Why is this year different from all other years?

Post by Melissa

If I added a fifth question to the seder this year it would have been: Why is this year different from all other years?

The simple answer is of course – because we’re in Israel! But that is only the tip of the iceberg, it runs so much greater than that and I hope I can find the words to convey it.

(I apologize in advance, but I simply can’t translate all the Hebrew words in this post. I think those who don’t understand will likely be able to get the jist without it, and if you really get stuck, feel free to ask in the comments.)

The uniqueness of the year started before Pesach even started, actually. We got out of school a whole week before Pesach! Presumably it is so other girls in the midrasha could go home and help their families to clean, but for most of us over-seas girls it meant a week of vacation – basically spring break. I spent that week working a lot and taking some time to relax and see my husband, who also had the week off. We did run errands which we had been putting off until we had time and dealt with assorted apartment things, but we didn’t really clean our place until the last day and we were totally fine. One small benefit of living in a shoebox I suppose!

Also, having spent the past month leading up to Pesach learning about various laws and customs (including a fabulous mock seder) I was in the mindset already and excited for the chag  to start and the feel was in the air. Products in the grocery stores were abundantly heckshered for Pesach, though the kitniyot/non-kitniyot distinctions were not always so clear. Restaurants all over and shops in the shuk had up new teudot. No one could deny the impending holiday!

Then it was seder night! We were caught off guard with the davening  of Hallel out loud at aravit/maariv, but relished the unique opportunity before heading off to our hosts home. We were surprised to realize it was just his family, his in-laws from America, and two other Pardes students. Not only was it a small group, it was a very well educated group and we went through the entire hagaddah in Hebrew, reading not quickly but not slowly, moving right along, with a few questions and good discussions, and even checking in the Gemara for the language of one mishna which we weren’t sure was the original language. (A far cry from my childhood of reading the Maxwell House haggadah in English, with just my grandfather (z”l) and me reading the segments after dinner to ourselves.)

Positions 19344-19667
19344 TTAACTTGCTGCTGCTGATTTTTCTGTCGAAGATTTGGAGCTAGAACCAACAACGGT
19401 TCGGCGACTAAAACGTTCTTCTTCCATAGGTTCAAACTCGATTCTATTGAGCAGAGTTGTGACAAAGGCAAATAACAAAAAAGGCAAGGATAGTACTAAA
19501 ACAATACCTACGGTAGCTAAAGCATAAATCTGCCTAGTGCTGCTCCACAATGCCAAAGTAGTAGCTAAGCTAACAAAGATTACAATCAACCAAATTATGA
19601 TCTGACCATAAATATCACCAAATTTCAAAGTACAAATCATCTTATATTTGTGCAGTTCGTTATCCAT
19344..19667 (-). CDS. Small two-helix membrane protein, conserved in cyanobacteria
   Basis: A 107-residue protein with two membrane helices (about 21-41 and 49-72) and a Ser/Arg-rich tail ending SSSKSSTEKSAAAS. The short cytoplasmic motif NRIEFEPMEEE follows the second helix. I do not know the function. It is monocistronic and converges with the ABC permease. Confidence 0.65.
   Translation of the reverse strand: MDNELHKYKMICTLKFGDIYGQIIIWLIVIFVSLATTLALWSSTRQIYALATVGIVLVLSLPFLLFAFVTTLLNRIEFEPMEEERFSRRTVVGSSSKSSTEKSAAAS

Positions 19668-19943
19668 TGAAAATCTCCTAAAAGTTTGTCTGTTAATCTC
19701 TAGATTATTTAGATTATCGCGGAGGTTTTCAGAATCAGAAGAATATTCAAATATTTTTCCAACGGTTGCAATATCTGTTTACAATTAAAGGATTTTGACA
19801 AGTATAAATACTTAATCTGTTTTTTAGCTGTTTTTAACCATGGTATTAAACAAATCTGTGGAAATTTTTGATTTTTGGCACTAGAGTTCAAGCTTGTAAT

At the end of the seder we approached the famous line “l’shana haba b’Yerushalim” and rather than end there as is so often the case, we really put the emphasis on the last word: ha’bnuya. Remining ourselves that while we are in Jerusalem this year, we want to be in a “rebuilt” Jerusalem next year – one with the Beit HaMikdash standing and the return of the Korban Pesach. After that, we sang songs (again, all in Hebrew) and then we were introduced to a lovely family tradition which we are going to keep for ourselves – singing Hatikva, the Israeli national anthem. It was a truly special moment to stand together in an apartment in Jerusalem singing Hatikva and celebrating the freedom we have today.

The next key difference was something I never expected to write here. I ate kitniyot at home. (See this post for my past views on this topic.)  I still hold strong to my familial roots and minhagim, but somehow, this year in Israel I felt it was time to test the waters. I initially pondered eating kitniyot because I have basically become a vegetarian again, with the general goal of being MOoShY again (meat only on Shabbat and Yom Tov) and hummus has become a staple source of protein for me. I knew I wanted to be functional and not make myself sick as I have in years past, so I started there. But I as thought about it more, I decided that if I was going to do it, I would do the whole thing, then I would have an experience to base my future decision off of. To paraphrase a rabbi friend: before you decide not to do something, you should do it for a year  – so this was my year of kitniyot. And I’m surprised to share that it was oddly not as weird as I expected and it still felt 100% like Pesach. I actually joked around that I was going to write a children’s book entitled: How the Rice Cake Saved Passover.*  (Let’s be honest. It could still happen, so just remember you saw it here first!) I only ate matzah at the chag/Shabbat meals and otherwise ate a lot of rice/rice cakes and veggies with hummus and tahina. It was a lovely experience and I look forward to repeating (and refining) it next year.

We relished being able to be home and not having to worry about missing work or school, and the strains that has put on us in years past. We had nowhere to be, and nothing to do but enjoy Pesach. Unfortunately between D and I, one of us was sick all week so we did not get to enjoy the country in the way we hoped to, but instead just spent a lot of time relaxing together and thinking about the fun things we can do in the summer and next year.

This year was truly a special Pesach experience. Beyond what I’ve described, there was just something in the air which made it a really amazing moment. Perhaps after next Pesach, I will be able to describe it better but for now, we will resume our chametz eating and keep praying that l’shana haba b’Yerushalyim ha’bnuya.

*Copyright Melissa Scholten-Gutierrez, April 2013.


Memorable, For Now

"Things NOT Appearing at Our Passover Seder" - post by Jessica

Passover preparations are now finished in our house. In a few hours, we’ll head to my in-laws for the seder and enjoy the two days of the holiday with them. It was a marathon sprint, but we’re almost there!